Dimensions:9.28in x 6.38 x 1.23 in | 1.38 lb
Page Count:400 pages
Illustrations:1-2 BLACK-AND-WHITE MAPS
CONVERSATION-CHANGING BOOK ON IMMIGRATION: Samaha joins Francisco Cantu, Masha Gessen, Mohsin Hamid, and other Riverhead authors in helping to shape the national discussion of one of the defining issues of our time.
WARM, RICH CHARACTERS: Samaha’s electric, ultrareligious, Trump-supporting mother and his uncle Spanky - members of the fourth-largest (yet seldom depicted!) immigrant group in America—are just two of the vibrant, complicated personalities who animate and humanize the issues and experiences Samaha explores. Readers of all generations and backgrounds will relate to the family’s affinities and conflicts.
PERSONAL STAKES, PROFESSIONAL CHOPS: This is the story Samaha feels he was born to write. He brings not only his passion and intimate experience but his reporter’s expertise to it, masterfully weaving together history and politics with the rich details of his family’s trajectory.
Praise for Concepcion:
“If Concepcion were only about Samaha’s mother, it would already be wholly worthwhile. But she was one of eight children in the Concepcion family, whose ancestry Samaha traces in this…powerful book.” –The New York Times
“At the bighearted center of Concepcion is Samaha’s desire ‘to honor my elders.’…He succeeds ably, putting a human face and history on a…community largely left out of the Asian American canon and U.S. literature generally.” –The New York Times Book Review
“Informative but approachable, heartbreaking but hopeful…Concepcion speaks to the inherently human desire to build something better.” –Buzzfeed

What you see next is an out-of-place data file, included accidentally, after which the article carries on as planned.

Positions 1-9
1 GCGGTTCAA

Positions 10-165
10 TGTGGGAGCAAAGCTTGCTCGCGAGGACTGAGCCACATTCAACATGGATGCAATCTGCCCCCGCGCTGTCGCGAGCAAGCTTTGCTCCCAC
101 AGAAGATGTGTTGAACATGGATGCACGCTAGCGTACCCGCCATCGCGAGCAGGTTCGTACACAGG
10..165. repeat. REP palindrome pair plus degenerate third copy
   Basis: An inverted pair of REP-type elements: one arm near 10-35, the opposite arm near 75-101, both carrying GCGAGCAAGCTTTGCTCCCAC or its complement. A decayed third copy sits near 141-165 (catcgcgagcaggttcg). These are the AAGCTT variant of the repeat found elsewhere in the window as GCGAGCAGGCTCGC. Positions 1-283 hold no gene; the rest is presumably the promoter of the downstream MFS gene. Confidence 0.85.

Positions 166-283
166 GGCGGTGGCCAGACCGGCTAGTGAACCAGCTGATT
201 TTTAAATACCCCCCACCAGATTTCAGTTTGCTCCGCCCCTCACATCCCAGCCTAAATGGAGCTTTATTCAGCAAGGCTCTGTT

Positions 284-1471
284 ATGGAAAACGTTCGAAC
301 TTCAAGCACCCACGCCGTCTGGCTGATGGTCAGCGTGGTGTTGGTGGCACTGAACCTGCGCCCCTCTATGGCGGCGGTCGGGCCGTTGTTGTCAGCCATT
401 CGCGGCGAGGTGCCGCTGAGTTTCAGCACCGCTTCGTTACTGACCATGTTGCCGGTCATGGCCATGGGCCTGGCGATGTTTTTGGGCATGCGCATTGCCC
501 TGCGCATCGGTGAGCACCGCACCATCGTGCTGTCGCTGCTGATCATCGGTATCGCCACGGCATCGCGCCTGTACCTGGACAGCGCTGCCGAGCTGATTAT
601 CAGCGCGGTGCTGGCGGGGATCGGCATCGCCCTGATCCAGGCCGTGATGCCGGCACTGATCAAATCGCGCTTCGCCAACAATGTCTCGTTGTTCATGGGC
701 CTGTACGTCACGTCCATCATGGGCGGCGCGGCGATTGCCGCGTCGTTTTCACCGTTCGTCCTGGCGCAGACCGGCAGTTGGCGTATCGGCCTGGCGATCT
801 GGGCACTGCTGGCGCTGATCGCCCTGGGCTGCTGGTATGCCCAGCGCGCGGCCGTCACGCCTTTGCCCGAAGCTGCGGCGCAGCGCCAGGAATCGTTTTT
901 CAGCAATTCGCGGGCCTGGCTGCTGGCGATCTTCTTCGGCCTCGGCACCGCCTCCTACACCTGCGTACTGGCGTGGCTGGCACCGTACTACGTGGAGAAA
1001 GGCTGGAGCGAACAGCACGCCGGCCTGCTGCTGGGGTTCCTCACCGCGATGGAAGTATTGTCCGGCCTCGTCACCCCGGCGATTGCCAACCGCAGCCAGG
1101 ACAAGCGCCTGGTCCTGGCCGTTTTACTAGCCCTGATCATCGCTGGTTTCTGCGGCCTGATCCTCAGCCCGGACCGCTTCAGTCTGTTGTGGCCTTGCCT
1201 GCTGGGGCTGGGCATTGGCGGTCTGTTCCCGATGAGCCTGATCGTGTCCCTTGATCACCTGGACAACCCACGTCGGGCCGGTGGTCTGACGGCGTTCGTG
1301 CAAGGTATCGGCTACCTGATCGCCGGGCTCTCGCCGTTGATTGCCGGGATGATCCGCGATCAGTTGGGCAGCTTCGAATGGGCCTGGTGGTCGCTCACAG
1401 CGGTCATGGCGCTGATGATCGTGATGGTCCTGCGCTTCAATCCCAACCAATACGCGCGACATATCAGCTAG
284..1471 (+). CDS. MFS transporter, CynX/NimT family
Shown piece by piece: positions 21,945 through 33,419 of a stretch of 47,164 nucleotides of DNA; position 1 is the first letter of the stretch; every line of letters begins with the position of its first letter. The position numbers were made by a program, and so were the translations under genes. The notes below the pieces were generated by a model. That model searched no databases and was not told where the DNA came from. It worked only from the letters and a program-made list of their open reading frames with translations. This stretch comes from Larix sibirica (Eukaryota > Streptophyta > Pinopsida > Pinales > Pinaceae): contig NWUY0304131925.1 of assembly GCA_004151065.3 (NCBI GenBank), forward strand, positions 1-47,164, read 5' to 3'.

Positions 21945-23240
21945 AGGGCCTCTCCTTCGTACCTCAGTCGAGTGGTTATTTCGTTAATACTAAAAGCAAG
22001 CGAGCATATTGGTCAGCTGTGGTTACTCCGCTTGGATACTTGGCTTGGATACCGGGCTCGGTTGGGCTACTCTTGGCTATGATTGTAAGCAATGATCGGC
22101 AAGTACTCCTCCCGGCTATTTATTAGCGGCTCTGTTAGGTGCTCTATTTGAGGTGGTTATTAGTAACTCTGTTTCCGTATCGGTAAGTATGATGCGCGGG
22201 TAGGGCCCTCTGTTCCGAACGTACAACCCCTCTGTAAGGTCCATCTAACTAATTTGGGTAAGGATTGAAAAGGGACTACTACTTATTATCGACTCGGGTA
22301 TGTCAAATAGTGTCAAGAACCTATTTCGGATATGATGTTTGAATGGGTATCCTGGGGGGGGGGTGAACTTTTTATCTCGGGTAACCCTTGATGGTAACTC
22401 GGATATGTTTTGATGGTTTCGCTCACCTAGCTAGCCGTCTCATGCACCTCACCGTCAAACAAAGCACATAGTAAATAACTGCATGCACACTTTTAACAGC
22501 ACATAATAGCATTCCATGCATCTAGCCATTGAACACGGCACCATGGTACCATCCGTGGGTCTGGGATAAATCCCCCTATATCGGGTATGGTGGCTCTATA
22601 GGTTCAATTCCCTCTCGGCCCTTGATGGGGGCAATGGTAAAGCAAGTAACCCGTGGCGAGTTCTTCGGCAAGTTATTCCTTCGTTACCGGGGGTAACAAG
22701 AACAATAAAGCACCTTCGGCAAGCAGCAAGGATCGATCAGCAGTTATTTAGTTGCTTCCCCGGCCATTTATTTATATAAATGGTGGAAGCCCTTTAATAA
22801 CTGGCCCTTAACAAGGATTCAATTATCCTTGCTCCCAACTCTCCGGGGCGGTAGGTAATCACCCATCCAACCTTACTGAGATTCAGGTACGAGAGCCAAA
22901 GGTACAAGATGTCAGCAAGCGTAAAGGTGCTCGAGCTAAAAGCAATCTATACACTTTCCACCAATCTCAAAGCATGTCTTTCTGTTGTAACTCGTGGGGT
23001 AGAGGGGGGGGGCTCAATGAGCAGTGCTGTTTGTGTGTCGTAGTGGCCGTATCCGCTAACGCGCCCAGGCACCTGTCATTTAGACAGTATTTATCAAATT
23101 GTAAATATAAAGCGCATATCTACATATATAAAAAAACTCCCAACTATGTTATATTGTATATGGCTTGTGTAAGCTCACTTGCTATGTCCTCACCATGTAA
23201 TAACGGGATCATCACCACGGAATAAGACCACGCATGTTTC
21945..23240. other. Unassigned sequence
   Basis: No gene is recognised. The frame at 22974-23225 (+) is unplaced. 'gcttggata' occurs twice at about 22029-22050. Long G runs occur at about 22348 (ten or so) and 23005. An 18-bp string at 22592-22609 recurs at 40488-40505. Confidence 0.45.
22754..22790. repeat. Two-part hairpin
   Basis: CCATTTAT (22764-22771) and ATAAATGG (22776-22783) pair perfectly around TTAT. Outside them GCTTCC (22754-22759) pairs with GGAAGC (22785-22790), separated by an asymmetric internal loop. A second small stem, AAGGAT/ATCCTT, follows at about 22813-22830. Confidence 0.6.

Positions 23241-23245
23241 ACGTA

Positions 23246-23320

“A sprawling and impressive work…[Samaha] unearths a wealth of documentation that runs counter to the kinder, gentler version of American history we’re taught in school.” –San Francisco Chronicle
“Intimate and urgent.” –Electric Literature
“Extraordinary…an evocative window into global issues of immigration and American imperialism…. [and] an extraordinary look at the freedoms and perils of making a new life in America.” –Publishers Weekly (starred)
“An expansive view of Filipino history and the experiences of Filipino immigrants…that provides an intimate perspective on the legacy of colonialism.” —Kirkus Reviews (starred)
“A captivating, thoughtful, classification-defying read…. [An] insightful, fresh perspective [on] immigration, history, and what it means to be American, all so fascinating and engagingly shared.” –Booklist
“Surprising and complex … Samaha plants [his relatives’] stories alongside his own and grows a remarkable family tree.” —BookPage
“Absolutely extraordinary—a sweeping story of global power and movement, told through the intimate reality of one Filipino family’s centuries-long quest for self-determination within the grip of empire. A landmark in the contemporary literature of the diaspora. My admiration for it knows no bounds.” —Jia Tolentino, author of Trick Mirror
“An odyssey of history and memory across decades and countries, Concepcion excavates and astounds. Illuminating and epic, a revelation.” —Bryan Washington, author of Lot and Memorial
“For those of us who have admired Samaha’s journalism for so long, this jarringly beautiful memoir is the book we’ve been waiting for. Simply a joy to read.” —Daniel Alarcón, author of Lost City Radio and At Night We Walk in Circles
“Concepcion brilliantly captures the legacy of conquest, the absurdity of empire, and the life-altering reverberations of the American myth. A rollicking, heartfelt, and profoundly edifying epic.” —Francisco Cantú, author of The Line Becomes a River
“A gorgeous, cinematic epic about how an immigrant family becomes American, and the unfathomable losses they bear in pursuit of the dream.” –Adam Serwer, author of The Cruelty Is the Point
“Surprising, uplifting, and tragic, at once a history of the Filipino immigrant experience in the United States and a deeply personal family memoir full of hope and loss. What a perfect book.” –Scaachi Koul, author of One Day We’ll All Be Dead and None of This Will Matter
“A wonder of a book, Concepcion should be required reading for anyone who thinks they know anything about America’s past, or wants to understand its present and future.” –Elaine Castillo, author of America Is Not the Heart